Let’s say you have a factory with thousands of sensors installed throughout – some measuring pressure, some temperature, others – whatever else. Each sensor generates a constant flow of information. An employee keeping track of all those flows is fairly impossible, but for machine learning – it’s a walk in the park. Having preliminarily trained up a neuro network, MLAD can, based on direct or indirect correlations, detect that something’s wrong in a certain section of the factory. In doing so, million or multimillion-dollar damages caused by potential incidents not nipped in the bud can be avoided.

Ok – that’s the overall idea of what MLAD does. Let me now try and relate the granular scale of the analysis MLAD accomplishes using a medical metaphor…

Some of you will have a fitness bracelet. This tells you your pulse rate and number of steps taken, but not a great deal else. There are just a few sensors in the device and that’s that. Let’s say that doctors have a more advanced device with a lot more sensors to be able to monitor other things – like blood pressure, white blood cell count and so on. But let’s take hypothetical monitoring of whatever a step further: let’s say doctors have a device with, like, a zillion connected sensors all over the body – in fact, in every blood vessel, every nerve cell, and practically everywhere else, all transmitting telemetric data constantly. Of course, such a massive quantity of granular-scale data is sure to help doctors pinpoint this or that which might not be quite right in a patient’s body and which requires treatment, but a doctor’s actually analyzing it – what a headache (also detected by sensors:). And with a woosh, a flapping of cape, and a squeaking of tight briefs over a pair of tights – in flies to the rescue of the overburdened doctor… not Superman, but our teKhnologies!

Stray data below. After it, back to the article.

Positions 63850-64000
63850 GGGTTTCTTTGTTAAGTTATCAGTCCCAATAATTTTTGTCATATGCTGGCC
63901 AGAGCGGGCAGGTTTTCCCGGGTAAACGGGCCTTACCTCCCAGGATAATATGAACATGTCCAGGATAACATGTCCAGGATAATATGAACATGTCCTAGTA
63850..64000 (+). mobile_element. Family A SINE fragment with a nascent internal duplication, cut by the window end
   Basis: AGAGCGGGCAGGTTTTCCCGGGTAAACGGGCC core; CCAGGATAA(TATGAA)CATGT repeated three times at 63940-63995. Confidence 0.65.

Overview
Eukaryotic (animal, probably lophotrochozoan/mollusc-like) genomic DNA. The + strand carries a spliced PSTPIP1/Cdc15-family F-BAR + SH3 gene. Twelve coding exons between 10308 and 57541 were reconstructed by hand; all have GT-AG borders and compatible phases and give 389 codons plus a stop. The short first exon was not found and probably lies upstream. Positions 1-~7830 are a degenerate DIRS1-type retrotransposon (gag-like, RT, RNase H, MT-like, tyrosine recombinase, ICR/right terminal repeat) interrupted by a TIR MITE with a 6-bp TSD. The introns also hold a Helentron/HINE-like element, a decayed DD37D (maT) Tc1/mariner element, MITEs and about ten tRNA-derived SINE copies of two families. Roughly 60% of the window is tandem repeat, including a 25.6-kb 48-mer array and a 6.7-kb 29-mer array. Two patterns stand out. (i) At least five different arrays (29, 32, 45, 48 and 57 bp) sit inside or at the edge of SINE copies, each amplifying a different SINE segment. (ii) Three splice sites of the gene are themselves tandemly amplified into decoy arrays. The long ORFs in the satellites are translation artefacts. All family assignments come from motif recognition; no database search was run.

Kaspersky MLAD deployment options

Ok, intro/recap of what MLAD does – done. Now about its new updates…

The first serious upgrade of MLAD is called Pipeline. Not to be confused with the third track on Construction Time Again, this is a feature that allows to split up analysis of telemetry into different parts.